Long-term exposure to air pollution has been linked to an increased risk of heart disease, but the biological process has not been understood. A major, decade-long study of thousands of Americans found that people living in areas with more outdoor pollution —even at lower levels common in the United States — accumulate deposits in the arteries that supply the heart faster than do people living in less polluted areas. The study was published May 24 online in The Lancet.
Previous epidemiological studies have shown associations between particle pollution, referred to as particulate matter, and heart disease. It has been unclear, however, how exposure to particulate matter leads to diseases of the cardiovascular system. Earlier studies had been shorter and had depended for their analysis on existing datasets collected for other purposes.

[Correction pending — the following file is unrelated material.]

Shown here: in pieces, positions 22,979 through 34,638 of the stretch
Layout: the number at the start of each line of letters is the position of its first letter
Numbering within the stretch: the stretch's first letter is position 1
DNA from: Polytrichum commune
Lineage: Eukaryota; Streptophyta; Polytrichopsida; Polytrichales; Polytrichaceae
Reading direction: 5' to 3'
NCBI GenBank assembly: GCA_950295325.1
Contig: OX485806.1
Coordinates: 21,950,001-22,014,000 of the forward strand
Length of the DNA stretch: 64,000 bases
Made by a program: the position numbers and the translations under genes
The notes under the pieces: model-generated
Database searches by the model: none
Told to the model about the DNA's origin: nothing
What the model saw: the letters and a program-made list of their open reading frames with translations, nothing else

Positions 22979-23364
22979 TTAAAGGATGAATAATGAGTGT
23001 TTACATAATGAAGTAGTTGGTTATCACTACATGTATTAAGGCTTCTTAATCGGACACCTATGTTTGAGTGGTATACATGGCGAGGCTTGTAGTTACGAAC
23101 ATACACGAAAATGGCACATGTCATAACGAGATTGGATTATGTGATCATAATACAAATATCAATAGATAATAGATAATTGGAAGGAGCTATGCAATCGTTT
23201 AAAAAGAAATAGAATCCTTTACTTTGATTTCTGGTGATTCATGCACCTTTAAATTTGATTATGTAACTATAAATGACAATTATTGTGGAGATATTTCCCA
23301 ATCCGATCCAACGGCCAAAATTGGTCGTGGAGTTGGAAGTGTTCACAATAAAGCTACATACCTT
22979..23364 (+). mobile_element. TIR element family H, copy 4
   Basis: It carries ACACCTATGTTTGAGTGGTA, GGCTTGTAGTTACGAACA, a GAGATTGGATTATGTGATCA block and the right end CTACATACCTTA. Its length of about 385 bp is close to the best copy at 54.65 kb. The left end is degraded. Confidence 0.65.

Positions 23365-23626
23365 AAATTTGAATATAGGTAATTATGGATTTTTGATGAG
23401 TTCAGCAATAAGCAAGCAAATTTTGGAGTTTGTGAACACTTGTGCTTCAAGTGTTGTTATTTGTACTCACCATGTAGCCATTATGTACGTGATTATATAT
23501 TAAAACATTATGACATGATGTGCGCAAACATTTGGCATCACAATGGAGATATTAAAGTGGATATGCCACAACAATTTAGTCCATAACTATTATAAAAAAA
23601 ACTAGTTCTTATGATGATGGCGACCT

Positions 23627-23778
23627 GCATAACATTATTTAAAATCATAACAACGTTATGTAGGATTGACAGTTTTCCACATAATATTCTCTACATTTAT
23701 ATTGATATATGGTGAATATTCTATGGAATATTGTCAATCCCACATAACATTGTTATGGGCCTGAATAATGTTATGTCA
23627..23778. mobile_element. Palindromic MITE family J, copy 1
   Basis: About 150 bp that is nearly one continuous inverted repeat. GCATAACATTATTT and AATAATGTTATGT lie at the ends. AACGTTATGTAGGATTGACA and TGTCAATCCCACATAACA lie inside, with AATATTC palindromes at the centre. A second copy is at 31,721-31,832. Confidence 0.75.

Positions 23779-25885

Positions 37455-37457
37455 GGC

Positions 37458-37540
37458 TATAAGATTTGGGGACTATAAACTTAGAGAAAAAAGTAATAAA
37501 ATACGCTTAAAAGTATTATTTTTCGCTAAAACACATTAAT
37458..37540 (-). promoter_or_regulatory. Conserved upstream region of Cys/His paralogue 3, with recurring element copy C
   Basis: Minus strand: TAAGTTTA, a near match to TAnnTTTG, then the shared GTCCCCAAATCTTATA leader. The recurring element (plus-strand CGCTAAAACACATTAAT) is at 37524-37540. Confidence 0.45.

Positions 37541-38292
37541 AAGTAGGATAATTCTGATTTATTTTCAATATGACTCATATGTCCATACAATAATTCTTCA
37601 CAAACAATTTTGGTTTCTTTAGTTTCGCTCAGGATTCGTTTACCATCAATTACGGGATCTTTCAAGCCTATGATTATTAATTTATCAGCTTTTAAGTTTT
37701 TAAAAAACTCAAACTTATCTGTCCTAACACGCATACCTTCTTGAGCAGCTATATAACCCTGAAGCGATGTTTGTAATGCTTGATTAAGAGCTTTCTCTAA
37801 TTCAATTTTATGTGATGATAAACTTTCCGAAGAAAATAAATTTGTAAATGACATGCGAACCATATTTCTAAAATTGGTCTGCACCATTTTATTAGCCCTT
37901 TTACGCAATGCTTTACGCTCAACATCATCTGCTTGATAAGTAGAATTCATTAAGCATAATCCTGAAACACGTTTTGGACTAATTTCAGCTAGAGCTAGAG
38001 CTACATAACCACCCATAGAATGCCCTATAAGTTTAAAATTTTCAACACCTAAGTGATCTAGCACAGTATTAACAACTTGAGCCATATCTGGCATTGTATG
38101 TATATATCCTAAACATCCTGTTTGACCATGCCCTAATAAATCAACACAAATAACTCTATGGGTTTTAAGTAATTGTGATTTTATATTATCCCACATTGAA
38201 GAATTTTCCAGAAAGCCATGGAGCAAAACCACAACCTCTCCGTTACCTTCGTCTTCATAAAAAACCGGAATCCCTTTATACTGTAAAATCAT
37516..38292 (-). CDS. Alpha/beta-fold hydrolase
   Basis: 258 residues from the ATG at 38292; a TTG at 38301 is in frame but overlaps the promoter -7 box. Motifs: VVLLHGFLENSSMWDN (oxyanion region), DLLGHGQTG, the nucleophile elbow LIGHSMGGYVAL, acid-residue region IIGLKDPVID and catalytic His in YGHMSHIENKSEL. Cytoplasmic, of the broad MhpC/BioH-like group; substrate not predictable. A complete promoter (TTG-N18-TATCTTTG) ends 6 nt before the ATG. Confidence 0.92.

Now, direct evidence from the Multi-Ethnic Study of Atherosclerosis and Air Pollution (MESA Air), a 10-year epidemiological study of more than 6,000 people from six U.S. states, shows that air pollution — even at levels below regulatory standards — accelerates the progression of atherosclerosis. The condition, also called hardening of the arteries, can cause heart attacks. Researchers repeatedly measured calcium deposits in the heart’s arteries by using CT scans. They also assessed each person’s exposure to pollution based on home address.
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